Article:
The UC Santa Barbara Library is presenting a talk by Dr. Maryam Kia-Keating, Associate Professor of Clinical Psychology at the Gevirtz Graduate School of Education. The talk, titled “Exiled: Loss and Resilience Among Refugee and Forcibly Displaced Youth and Communities,” will be held on Tuesday, January 22 at 4 pm in the Pacific View Room of the UCSB Library, followed by a public reception. Dr. Kia-Keating’s talk is in conjunction with UCSB Reads 2019; The Pacific Views: Library Speaker Series is co-sponsored by the Office of the Executive Vice Chancellor.
Mass migration and forced displacement of communities due to disruptions by violence, climate change, and economic and political instability have heralded an era of global movement that has reached crisis levels. Approximately half of the world’s refugees are youth under the age of eighteen. The Convention on the Rights of the Child is the most widely ratified international human rights treaty in history, guaranteeing children the rights to education, health, protection, dignity, and non-discrimination, along with other basic human rights. Yet, many refugee children and adolescents face statelessness, and are obstructed from access to education. Moreover, they are likely to face multiple and cumulative adversities that can lead to significant and long-term negative outcomes.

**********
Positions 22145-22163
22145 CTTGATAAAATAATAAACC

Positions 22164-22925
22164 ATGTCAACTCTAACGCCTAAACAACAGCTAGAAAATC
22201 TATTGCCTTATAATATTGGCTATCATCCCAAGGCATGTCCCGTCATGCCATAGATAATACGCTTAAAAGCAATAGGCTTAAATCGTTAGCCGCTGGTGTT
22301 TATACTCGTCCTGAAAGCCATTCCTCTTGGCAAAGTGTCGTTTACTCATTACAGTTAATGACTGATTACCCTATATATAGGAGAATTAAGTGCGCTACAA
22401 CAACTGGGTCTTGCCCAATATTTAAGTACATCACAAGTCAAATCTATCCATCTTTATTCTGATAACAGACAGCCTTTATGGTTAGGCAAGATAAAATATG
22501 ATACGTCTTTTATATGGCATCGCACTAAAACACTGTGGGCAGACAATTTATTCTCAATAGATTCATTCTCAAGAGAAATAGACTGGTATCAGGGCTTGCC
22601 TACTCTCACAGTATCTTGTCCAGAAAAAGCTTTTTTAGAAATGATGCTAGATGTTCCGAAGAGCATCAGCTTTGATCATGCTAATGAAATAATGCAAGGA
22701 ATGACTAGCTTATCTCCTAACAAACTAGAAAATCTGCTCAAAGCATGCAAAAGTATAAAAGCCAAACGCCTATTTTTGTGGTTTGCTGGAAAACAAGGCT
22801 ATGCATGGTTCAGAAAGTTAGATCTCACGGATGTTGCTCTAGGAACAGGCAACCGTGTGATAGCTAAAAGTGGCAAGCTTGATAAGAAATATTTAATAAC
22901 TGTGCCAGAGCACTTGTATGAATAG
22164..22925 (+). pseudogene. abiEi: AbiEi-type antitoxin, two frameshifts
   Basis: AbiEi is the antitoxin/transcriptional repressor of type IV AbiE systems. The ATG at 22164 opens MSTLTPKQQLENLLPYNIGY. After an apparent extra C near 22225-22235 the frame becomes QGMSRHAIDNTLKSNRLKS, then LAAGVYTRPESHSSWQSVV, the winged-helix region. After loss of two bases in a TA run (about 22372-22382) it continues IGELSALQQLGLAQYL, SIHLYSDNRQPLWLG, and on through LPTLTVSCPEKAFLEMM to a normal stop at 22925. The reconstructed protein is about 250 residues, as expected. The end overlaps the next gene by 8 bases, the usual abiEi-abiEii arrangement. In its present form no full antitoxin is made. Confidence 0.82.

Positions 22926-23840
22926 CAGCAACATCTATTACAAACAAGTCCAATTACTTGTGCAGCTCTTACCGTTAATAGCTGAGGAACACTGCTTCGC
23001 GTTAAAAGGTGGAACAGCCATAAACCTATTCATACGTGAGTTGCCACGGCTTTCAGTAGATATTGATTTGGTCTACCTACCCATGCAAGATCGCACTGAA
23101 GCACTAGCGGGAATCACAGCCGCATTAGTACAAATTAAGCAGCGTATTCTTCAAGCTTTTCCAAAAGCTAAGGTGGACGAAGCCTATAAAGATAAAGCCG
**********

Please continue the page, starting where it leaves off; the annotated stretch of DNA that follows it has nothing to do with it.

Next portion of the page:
Dr. Kia-Keating’s talk will draw from the contributions of psychological research in clinical and prevention sciences to the dialogue on refugee and forcibly displaced youth and communities resettled in the United States. She will highlight research on resilience and the benefits of “building longer tables, not taller fences.”
Maryam Kia-Keating is an Associate Professor of Clinical Psychology in the Department of Counseling, Clinical, and School Psychology and a Licensed Clinical Psychologist. She received her A.B. from Dartmouth College, Ed.M. from Harvard University in Risk and Prevention, and Ph.D. from Boston University in Clinical Psychology. Dr. Kia-Keating completed her predoctoral clinical internship at the University of California, San Diego/VA Healthcare Systems. As a postdoctoral scholar at UC San Diego, she was the Clinical Director of a school-based secondary prevention program for six high schools. Dr. Kia-Keating has received specialized training in child traumatic stress in her work with two National Child Traumatic Stress Network research and intervention centers: the Childhood Violent Trauma Center at the Yale Child Study Center, and the Center for Refugee Trauma at the Children’s Hospital/Harvard Medical Center Boston. Dr. Kia-Keating served on the American Psychological Association (APA) Task Force on the Psychosocial Effects of War on Children and Families who are Refugees from Armed Conflict Residing in the United States. Dr. Kia-Keating’s research has been funded by NICHD, NIMH, and NIAAA. She focuses her work around coping and resilience in the context of experiences of trauma, stress, and adversity, particularly for ethnic minority and other vulnerable and/or understudied populations including refugees and immigrants. Her research aims to better identify the cultural, developmental, protective, and promotive factors and processes that explain both risk and resilience in the face of high-risk environments, in order to inform prevention and intervention efforts.